Court gives green light to uranium mine in state forest

The sun sets at Grand Canyon National Park in northern Arizona April 14, 2015. Picture taken April 14. REUTERS/Jim Urquhart

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  • 9th Circuit says value of grandfathered mine could be based on projected profits, not sunk costs
  • The project is located near the Grand Canyon and many indigenous cultural sites
  • Mine owner says it will be a clean energy asset and reduce dependence on Russian uranium

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(Reuters) – Energy Fuels Resources can operate a uranium mine near the Grand Canyon on public land closed to new mining claims nearly a decade ago, a federal appeals court has ruled in a ruling. challenge by three environmental groups and the Havasupai tribe.

The 9th U.S. Circuit Court of Appeals – which revived the lawsuit in 2018 – said on Tuesday that Energy Fuels’ right to mine in the Kaibab National Forest was acquired in 2012, even though development of the mine was suspended after the fall in uranium prices in 1992. .

The Grand Canyon Trust, the Center for Biological Diversity and the Sierra Club argued that the US Forest Service should have deducted the “sunk costs” of the suspended development when it calculated whether uranium was a “valuable mineral deposit” in 2012, as required to establish Energy Fuels’ claim under the federal Mining Act.

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Instead, the Forest Service relied on a rule that the United States Department of the Interior has used to administer the Mining Act for more than 40 years, which is based solely on estimates of the sums net cash – essentially, projected profits.

The 9th Circuit said the Interior Department’s approach was a reasonable interpretation of “precious” and that the Forest Service did not act arbitrarily in reliance on it.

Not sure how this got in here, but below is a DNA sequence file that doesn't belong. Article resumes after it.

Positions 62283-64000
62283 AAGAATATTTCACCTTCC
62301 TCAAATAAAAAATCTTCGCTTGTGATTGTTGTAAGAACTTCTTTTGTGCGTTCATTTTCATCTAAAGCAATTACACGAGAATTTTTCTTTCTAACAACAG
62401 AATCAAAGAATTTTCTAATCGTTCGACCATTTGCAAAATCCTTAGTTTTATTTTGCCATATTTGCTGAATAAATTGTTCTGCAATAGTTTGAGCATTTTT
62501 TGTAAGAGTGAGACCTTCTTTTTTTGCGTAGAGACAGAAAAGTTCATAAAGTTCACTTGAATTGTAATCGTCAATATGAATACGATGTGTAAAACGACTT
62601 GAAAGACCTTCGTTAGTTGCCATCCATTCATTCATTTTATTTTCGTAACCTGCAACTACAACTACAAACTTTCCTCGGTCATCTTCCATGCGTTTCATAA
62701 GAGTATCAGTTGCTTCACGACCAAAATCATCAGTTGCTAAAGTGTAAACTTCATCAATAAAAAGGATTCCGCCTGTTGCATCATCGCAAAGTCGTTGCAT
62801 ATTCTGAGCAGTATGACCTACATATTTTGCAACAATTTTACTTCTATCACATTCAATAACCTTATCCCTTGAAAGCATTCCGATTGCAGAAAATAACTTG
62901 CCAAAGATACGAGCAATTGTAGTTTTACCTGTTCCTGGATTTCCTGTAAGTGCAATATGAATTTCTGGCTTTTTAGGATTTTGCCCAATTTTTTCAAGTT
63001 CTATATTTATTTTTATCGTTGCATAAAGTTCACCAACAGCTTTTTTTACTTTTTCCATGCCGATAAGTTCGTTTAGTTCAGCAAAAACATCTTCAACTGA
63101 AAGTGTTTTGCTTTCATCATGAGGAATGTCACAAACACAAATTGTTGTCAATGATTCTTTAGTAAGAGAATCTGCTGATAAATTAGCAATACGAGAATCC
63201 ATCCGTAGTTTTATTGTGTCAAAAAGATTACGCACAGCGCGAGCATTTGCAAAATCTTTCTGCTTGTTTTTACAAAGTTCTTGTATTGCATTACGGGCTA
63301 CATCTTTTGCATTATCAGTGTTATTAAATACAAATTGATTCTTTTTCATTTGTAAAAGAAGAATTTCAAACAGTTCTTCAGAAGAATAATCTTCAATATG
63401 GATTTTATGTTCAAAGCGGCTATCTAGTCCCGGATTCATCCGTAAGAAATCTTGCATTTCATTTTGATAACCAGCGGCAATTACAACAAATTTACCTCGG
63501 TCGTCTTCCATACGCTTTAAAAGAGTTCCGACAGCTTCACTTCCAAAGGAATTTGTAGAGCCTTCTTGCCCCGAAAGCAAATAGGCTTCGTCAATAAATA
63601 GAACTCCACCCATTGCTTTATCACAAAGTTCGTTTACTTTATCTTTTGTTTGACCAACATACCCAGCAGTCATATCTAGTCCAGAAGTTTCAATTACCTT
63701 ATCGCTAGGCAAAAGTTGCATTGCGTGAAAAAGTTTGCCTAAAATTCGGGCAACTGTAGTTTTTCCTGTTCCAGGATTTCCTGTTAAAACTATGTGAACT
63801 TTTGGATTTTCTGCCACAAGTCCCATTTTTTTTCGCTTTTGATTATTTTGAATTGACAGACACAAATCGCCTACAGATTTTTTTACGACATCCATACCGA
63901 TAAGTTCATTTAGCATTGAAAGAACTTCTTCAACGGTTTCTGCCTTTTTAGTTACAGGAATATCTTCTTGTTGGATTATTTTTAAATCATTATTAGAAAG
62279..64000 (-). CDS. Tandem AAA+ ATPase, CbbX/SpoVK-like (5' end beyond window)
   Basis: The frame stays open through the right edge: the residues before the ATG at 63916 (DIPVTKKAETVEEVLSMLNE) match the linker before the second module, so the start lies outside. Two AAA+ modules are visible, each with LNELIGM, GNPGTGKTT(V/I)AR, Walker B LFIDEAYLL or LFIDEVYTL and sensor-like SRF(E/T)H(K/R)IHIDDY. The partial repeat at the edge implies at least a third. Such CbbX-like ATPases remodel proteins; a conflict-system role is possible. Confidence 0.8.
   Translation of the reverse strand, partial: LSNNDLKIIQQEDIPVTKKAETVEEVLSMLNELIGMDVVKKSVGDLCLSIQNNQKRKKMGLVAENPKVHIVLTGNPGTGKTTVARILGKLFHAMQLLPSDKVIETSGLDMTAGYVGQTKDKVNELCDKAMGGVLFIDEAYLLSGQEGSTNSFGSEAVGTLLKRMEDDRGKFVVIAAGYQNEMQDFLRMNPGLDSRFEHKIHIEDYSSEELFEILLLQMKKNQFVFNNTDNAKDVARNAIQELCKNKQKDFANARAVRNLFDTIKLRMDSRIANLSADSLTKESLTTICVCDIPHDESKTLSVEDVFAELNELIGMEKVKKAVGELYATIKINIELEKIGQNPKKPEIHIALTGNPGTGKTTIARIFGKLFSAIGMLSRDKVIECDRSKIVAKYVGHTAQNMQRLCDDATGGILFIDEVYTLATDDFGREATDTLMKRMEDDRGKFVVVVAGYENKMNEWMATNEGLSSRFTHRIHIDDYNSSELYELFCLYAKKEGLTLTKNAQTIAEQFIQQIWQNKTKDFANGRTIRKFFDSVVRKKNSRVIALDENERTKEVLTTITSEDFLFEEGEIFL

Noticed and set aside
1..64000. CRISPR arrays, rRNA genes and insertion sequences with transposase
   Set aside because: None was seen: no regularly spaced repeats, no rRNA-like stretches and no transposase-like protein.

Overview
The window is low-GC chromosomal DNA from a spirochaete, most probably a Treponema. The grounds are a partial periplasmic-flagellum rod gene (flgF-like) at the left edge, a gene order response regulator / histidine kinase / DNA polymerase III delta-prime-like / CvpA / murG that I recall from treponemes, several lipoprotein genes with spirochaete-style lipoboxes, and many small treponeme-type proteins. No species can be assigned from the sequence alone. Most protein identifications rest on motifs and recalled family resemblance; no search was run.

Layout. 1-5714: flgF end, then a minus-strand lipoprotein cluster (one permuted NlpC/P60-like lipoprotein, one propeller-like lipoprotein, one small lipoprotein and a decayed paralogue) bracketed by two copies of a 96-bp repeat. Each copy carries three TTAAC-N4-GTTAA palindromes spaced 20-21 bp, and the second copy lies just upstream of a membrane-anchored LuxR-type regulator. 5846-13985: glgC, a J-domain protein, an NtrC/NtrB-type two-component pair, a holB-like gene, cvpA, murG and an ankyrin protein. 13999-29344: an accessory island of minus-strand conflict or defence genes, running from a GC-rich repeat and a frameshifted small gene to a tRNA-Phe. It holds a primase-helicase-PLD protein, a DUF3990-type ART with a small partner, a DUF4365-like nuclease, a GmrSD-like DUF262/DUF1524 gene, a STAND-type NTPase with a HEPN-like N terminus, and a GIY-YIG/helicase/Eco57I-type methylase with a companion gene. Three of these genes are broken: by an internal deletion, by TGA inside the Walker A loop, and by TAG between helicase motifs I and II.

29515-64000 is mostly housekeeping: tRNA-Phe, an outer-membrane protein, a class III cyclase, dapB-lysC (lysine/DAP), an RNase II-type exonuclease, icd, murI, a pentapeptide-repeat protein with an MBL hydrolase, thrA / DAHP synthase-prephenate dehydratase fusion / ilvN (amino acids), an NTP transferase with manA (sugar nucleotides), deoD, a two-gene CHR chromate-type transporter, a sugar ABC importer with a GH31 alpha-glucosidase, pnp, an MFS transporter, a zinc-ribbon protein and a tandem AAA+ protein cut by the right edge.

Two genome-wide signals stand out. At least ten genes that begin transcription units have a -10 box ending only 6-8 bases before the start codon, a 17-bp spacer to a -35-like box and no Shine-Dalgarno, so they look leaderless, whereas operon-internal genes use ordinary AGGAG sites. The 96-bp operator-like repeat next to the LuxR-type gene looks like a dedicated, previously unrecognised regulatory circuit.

“It is a basic tenet of economics that sunk costs should be ignored when making a rational decision about whether to incur additional expenses,” Circuit Judge Jay Bybee wrote, quoting a crowd economic treatises and opinions from other circuits in non-mining contexts. He was joined by circuit judges Mary Schroeder and Johnnie Rawlinson.

Located about 10 miles from the Grand Canyon, the Pinyon Plain Mine – formerly known as the Canyon Mine – includes areas of religious and cultural significance to the Havasupai, who joined the 2013 lawsuit in federal court in Arizona but did not participate in the current call. .

Aaron Paul of the Grand Canyon Trust said environmental groups are “reviewing the expert panel’s advice and assessing whether to seek further review.”

Energy Fuels spokesman Curtis Moore said the company is pleased the notice allows it to “advance this clean energy resource under the watchful eye of our state and federal regulators,” and reduce the dependence of US nuclear power plants on uranium from “Russia and its allies”.

The Pinyon Plain mine is “currently in a standby state” while “awaiting further increases in the price of uranium,” Moore added.

The case is Grand Canyon Trust et al. v. Heather Provencio, Forestry Supervisor, Kaibab National Forest, et al., 9th US Circuit Court of Appeals, No. 20-16401

For Grand Canyon Trust et al. : Aaron Paul of Grand Canyon Trust; Marc Fink, Center for Biological Diversity; Neil Levine of Public Justice; and Roger Flynn of Western Mining Action Project

For Provencio and USFS: Thekla Hansen-Young and Sean Duffy, United States Department of Justice

For Energy Fuels Resources (USA) Inc.: D. Lee Decker of Gallagher & Kennedy

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